I hope I don’t have to flesh this out too much for folk to get my drift. So students come to the class and need guidance from me. I’ve been practicing Ashtanga for 20 plus years I wouldn’t say I’m any kind of authority whatsoever but I’ve embraced the practice and feel I’m well placed to pass on what I’ve learned that is specific to the students unique individual needs.  I’m there at class as myself (and I’m not representing anyone other than myself or any allegiance to any particular part of the various Ashtanga traditions and its numerous contradictions) I’m helping them by teaching what I know only. The more enthusiastic students will pick up what I’m teaching them more quickly and won’t need me as much, others might need more input from me for a longer period of time. The idea is that I’ve managed to help them get from A to B in the practice – from a place of a beginner to a position that they feel comfortable knowing what they are doing. As in the parable above I’m acting like a raft to the student – they need me for a specific time only – and as just mentioned that specific time is unique for every student in class. Once the student gets to B I’m happy for them to tie me up by the side of the stream (to keep the above analogy going) and get back on whenever they need to. They don’t have to (nor will I let them) put me on any kind of a pedestal for helping them out.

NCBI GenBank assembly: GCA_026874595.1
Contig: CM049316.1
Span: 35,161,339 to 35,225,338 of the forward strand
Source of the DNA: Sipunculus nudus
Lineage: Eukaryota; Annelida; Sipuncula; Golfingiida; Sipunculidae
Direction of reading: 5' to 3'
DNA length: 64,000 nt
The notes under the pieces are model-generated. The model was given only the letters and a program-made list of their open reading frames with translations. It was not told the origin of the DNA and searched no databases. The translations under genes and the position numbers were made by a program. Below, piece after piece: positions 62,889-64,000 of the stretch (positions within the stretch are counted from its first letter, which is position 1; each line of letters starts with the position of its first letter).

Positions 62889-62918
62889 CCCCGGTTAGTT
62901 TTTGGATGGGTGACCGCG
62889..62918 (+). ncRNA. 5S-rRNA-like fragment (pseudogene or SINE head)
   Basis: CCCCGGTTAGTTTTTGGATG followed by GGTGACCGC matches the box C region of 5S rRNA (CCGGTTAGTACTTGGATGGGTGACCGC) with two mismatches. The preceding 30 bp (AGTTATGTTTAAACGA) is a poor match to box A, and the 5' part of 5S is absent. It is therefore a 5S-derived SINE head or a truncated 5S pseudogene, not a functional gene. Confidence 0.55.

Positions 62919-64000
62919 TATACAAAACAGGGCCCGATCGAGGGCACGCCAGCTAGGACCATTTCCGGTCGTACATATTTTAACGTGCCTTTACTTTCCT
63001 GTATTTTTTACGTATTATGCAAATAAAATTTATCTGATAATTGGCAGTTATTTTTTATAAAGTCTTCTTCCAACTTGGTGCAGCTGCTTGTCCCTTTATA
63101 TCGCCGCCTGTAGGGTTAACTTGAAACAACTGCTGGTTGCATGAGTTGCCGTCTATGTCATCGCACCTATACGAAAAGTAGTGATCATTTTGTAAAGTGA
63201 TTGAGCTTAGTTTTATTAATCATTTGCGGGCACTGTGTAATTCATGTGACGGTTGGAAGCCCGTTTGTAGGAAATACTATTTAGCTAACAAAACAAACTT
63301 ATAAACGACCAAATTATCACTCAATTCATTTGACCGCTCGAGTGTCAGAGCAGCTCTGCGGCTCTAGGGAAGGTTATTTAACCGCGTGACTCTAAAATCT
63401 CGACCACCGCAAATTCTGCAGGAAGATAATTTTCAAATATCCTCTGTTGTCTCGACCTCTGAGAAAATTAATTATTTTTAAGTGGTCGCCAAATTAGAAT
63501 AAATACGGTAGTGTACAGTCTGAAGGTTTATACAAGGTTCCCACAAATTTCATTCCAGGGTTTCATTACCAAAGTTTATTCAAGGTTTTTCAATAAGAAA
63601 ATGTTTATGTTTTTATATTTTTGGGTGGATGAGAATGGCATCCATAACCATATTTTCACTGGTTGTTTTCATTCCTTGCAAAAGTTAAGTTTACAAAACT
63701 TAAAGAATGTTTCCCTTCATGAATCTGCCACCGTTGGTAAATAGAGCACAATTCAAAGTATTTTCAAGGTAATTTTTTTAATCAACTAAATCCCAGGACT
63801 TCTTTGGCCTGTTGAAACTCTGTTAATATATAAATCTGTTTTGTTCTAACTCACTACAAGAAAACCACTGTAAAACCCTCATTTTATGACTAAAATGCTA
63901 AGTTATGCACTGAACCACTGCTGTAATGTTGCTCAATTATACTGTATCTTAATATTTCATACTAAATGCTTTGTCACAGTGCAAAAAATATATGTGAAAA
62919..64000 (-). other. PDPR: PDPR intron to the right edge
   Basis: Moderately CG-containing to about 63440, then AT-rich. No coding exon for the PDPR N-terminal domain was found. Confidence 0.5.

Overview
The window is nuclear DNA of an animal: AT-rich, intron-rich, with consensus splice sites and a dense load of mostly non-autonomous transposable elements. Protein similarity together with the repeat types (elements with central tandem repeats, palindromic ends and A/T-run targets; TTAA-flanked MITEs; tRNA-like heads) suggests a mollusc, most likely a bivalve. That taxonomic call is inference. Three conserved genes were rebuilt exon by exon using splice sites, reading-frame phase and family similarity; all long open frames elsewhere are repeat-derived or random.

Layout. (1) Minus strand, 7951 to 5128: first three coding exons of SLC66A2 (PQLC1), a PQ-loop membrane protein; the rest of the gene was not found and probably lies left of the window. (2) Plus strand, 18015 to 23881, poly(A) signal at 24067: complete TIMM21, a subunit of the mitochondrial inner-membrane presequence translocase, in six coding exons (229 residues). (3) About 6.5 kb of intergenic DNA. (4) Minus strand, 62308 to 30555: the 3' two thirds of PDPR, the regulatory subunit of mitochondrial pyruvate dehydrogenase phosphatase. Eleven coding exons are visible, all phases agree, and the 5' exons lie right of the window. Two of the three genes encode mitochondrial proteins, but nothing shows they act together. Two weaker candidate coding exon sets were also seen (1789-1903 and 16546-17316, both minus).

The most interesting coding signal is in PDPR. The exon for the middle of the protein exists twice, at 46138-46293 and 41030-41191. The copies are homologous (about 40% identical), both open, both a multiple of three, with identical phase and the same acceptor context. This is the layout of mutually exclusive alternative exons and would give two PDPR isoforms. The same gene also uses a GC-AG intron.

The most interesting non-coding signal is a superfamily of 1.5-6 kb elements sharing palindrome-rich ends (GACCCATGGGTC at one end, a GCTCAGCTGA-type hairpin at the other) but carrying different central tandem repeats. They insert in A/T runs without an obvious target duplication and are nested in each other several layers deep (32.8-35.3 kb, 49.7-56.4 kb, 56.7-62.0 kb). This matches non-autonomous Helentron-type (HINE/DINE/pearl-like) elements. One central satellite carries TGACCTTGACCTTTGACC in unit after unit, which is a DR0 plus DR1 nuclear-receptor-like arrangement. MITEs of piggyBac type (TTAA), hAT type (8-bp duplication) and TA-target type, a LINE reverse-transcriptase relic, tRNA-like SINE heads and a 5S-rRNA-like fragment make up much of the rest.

A good western analogy is in the Football (soccer) Coach. So a good coach like Pep Guardiola has the ability to treat each member of the team as an individual e.g some players need a bit of TLC , enthusiastic but gentle vocal encouragement  to help support and get the best out of them – other players respond better to loud vocal motivational instructions (eg move yer arse you lazy bugger!) And as an ex-football manager (well ok I managed my son’s under 8 football team to a league and cup double one season and then quit straight after – leave on a high note!) I think this is a good analogy to make – although I’ve never yet met a yoga student who responded well to me shouting at them to get their arses in gear .